Banking on value: Financial institutions deserve more from their data

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Banking on value: Financial institutions deserve more from their data


This content is contributed or sourced from third parties but has been subject to Finextra editorial review.

In 2006, Clive Humby famously declared that “data is the new oil”. The eye-catching quote perfectly surmised the immense potential value of data as it was understood at the time. Since then, that potential has only grown, particularly within the realm of financial services. For many banks and financial institutions, data has become a cornerstone for creating value in recent times. However, some in the field have struggled to keep up with this change.

Some financial organisations were quick to recognise and capitalise on the immense potential of data, using it to transform their operations. Others, however, have not evolved, clinging to antiquated ways of handling data. To this end, just as crude oil must be refined to be useful, raw data's value is only unlocked through sophisticated processing, enhancing everything from customer experience to operational efficiency.

Capitalising on data

Those who fall into this latter category must look for ways to evolve. With the right data management approach, financial institutions can revolutionise services such as international transactions, fraud detection, and anti-money laundering efforts. Unfortunately, this potential revolution often feels daunting to banks, who are often wary of the changes it entails and who feel uncertain about how to begin making improvements.

It's this reticence that has probably influenced the banking industry’s comparatively slow embrace of the potential of data. Despite some advancements, companies in this field have largely been overshadowed by fintechs and neobanks who have harnessed data to greater effect. By contrast, traditional banks and financial institutions have hesitated, reluctant to venture beyond familiar territory, but the tide is turning.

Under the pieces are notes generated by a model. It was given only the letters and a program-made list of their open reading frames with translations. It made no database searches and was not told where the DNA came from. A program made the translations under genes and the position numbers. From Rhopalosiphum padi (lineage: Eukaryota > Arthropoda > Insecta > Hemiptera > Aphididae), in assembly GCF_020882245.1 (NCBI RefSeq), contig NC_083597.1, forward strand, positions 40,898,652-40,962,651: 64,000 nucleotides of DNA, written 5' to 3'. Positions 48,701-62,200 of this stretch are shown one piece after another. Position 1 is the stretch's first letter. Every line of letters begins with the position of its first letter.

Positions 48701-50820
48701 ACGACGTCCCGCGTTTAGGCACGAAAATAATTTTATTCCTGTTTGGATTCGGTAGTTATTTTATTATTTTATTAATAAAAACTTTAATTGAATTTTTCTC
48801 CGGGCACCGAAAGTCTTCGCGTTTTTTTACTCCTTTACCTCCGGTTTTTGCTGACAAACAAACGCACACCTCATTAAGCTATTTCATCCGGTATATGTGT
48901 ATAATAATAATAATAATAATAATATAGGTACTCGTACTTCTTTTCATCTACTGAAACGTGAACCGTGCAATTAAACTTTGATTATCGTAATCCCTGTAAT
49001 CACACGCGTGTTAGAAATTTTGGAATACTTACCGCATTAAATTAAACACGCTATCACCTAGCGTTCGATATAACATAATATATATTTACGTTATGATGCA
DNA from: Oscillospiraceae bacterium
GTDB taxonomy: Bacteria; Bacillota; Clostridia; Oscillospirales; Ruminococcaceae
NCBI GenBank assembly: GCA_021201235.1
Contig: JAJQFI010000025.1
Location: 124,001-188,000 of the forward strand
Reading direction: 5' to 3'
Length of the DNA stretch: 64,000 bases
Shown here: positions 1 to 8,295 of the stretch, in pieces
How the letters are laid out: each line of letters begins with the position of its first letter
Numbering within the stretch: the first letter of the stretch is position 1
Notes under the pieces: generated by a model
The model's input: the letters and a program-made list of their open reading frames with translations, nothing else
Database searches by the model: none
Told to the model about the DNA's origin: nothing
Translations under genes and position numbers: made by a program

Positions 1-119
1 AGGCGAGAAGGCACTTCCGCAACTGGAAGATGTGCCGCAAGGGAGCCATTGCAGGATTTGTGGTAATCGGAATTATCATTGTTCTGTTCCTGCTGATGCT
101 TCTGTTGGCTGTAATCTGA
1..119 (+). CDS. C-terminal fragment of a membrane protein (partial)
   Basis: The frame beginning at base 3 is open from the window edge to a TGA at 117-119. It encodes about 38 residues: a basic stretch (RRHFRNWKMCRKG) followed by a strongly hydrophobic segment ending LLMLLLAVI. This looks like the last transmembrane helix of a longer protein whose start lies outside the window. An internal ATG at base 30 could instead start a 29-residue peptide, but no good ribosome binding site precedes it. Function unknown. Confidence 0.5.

Embracing the data evolution

The surge in customer satisfaction with data-driven services and the rise of fintech and neobanks have demonstrated a missed opportunity for traditional banks. As we approach the end of 2023 it’s clear banks can no longer afford to deprioritise effective data management systems. If they want to preserve their position at the top of the financial ecosystem they must begin to respond.

Compounding this need is the ever-evolving demands placed on these businesses by regulators. In recent times, rules around data management have become a lot more stringent, with banks increasingly asked to disclose new forms of financial information outside of just transaction data. In turn, the way banks need to report on transactions and other forms of financial data has become a lot more complex.

Streamlining data management

Banks need to bring order to their data management to stay competitive. By implementing systems that trace, monitor, and understand transactions, banks can transform data into actionable insights for operational excellence, compliance, and auditing, while also offering more personalised customer services. With these enhanced capabilities, banks can generate more value and deliver a higher standard of service to customers.

Breaking down organisational silos is essential in this pursuit as it can help to provide a holistic view of vast data sets. Real-time access to transaction data can enable advanced search capabilities, reporting, and dashboard functionalities, simplifying the discovery of crucial information amidst vast datasets. Therefore, to ensure they’re making data count, banks need data management systems capable of this.

Transitioning to advanced data management

Modern data management systems must track transactions throughout their lifecycle for real-time updates, increasing visibility and control over operations, and identifying operational bottlenecks swiftly. These systems also play a crucial role in early fraud detection, providing immediate alerts to potentially suspicious activities, thus enabling prompt preventive actions.

In addition, banks should seek configurable and automatable systems to minimise the need for manual oversight. Data management at this level used to be a challenging endeavour. However, advancements in technology have made it more accessible. Now, it’s time for banks to ensure they’re prioritising systems of this nature, and adopting systems that can reduce transaction friction and offer real-time, efficient, and contextual data insights.


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This content is contributed or sourced from third parties but has been subject to Finextra editorial review.